Presbyopia is a condition in which the near vision becomes blurred and there is difficulty focusing while reading, using a computer, sewing or doing other things that require vision that is within an arm's length. It occurs as people age, when the natural lenses of the eyes become less flexible and begin to harden. This condition is usually age-related and often occurs after a person is 35 years of age or older. Depending on the severity of this condition, it can often be corrected. These are some of the ways that presbyopia is treated.
Eyeglasses can often help improve the vision of someone who has presbyopia. Bifocals are often prescribed for someone with this condition because they are designed with an upper area of the lens to improve distant vision and a lower are that is designed for improving up close vision. There is normally a thin line in between the two sections that is visible so the wearer knows where to look through for each type of vision.
Progressive addition lenses are also used to treat presbyopia. These are similar to bifocals, but there is a more gradual transition between the distance vision and near vision areas of the lenses. These lenses do not have a visible line like bifocals. If the person does not have severe presbyopia, it is also possible to improve the vision with only reading glasses that magnify what the person needs to see up close.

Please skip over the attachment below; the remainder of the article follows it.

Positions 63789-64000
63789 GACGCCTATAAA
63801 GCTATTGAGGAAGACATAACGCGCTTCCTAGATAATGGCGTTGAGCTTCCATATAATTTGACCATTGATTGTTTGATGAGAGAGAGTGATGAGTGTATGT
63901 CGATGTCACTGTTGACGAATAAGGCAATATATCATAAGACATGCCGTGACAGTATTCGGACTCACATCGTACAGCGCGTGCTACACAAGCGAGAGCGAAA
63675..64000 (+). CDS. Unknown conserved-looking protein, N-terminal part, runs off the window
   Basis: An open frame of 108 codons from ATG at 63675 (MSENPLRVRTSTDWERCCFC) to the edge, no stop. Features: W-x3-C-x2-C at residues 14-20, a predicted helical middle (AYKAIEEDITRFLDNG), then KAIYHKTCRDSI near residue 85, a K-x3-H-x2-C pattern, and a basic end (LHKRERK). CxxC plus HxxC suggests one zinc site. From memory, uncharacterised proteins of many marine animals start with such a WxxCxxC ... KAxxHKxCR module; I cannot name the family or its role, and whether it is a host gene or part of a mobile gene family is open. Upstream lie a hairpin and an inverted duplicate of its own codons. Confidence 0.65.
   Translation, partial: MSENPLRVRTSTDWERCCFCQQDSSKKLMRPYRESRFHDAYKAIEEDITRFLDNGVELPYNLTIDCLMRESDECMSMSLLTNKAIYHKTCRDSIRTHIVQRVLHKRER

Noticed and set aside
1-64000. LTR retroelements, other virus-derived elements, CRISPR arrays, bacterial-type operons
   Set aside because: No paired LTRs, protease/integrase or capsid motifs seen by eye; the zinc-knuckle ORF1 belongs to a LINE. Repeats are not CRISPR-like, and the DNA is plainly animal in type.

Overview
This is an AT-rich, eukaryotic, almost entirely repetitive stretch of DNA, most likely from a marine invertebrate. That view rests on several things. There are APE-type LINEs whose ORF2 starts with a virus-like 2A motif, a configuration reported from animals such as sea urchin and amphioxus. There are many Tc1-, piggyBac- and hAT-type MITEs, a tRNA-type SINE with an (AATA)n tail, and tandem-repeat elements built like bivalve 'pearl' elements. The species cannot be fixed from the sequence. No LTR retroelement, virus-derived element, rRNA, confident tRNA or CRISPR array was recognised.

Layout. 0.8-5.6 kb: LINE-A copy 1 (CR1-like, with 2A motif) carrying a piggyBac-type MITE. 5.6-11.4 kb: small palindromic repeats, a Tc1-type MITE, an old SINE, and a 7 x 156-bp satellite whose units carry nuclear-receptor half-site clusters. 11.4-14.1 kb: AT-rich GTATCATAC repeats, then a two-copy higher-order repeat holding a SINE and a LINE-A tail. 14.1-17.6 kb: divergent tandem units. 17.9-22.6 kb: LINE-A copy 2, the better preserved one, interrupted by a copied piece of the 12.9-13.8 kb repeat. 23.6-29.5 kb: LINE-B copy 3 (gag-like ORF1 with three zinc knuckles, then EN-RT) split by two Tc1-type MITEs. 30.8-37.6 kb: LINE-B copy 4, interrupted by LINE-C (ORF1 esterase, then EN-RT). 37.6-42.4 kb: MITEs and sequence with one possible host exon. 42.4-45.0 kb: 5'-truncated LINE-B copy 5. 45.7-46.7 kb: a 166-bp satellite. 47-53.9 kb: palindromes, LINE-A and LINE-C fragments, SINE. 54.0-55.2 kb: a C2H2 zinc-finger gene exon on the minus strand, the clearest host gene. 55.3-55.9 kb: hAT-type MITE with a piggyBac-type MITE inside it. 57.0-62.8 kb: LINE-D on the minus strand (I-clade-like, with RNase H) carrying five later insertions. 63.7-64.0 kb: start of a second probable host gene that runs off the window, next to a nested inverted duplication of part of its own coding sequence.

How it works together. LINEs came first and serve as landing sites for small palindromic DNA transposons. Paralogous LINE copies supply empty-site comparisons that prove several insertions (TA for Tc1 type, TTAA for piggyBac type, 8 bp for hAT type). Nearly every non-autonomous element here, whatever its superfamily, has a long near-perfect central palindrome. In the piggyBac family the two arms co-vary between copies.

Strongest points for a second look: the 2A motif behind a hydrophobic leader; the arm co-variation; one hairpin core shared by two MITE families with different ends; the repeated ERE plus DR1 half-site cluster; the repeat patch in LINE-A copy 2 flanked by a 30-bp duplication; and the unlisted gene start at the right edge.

Multifocal contact lenses can also improve the vision of those who have presbyopia. These lenses are usually made of a soft lens material or gas permeable lens material. Some patients also opt for monovision contact lenses to correct this condition. This means that one eye wears a contact designed for distant vision and the other eye wears a contact designed for up close vision.
Eye surgery is also an option for correcting presbyopia. This surgery is done by using radio waves to create more curvature in the cornea so that the vision can be more easily corrected with prescription lenses. This type of procedure is often performed on only one eye so that he patient has up close vision in one eye and distance vision in the other. However, sometimes these results are only temporary.
Those who are older and have been diagnosed with presbyopia may need to have more frequent visits with their eye doctor. As a person ages, the lenses of the eyes tend to change and a stronger prescription may be necessary to correct the vision properly. To learn more, contact an eye clinic likeAll About Eyes.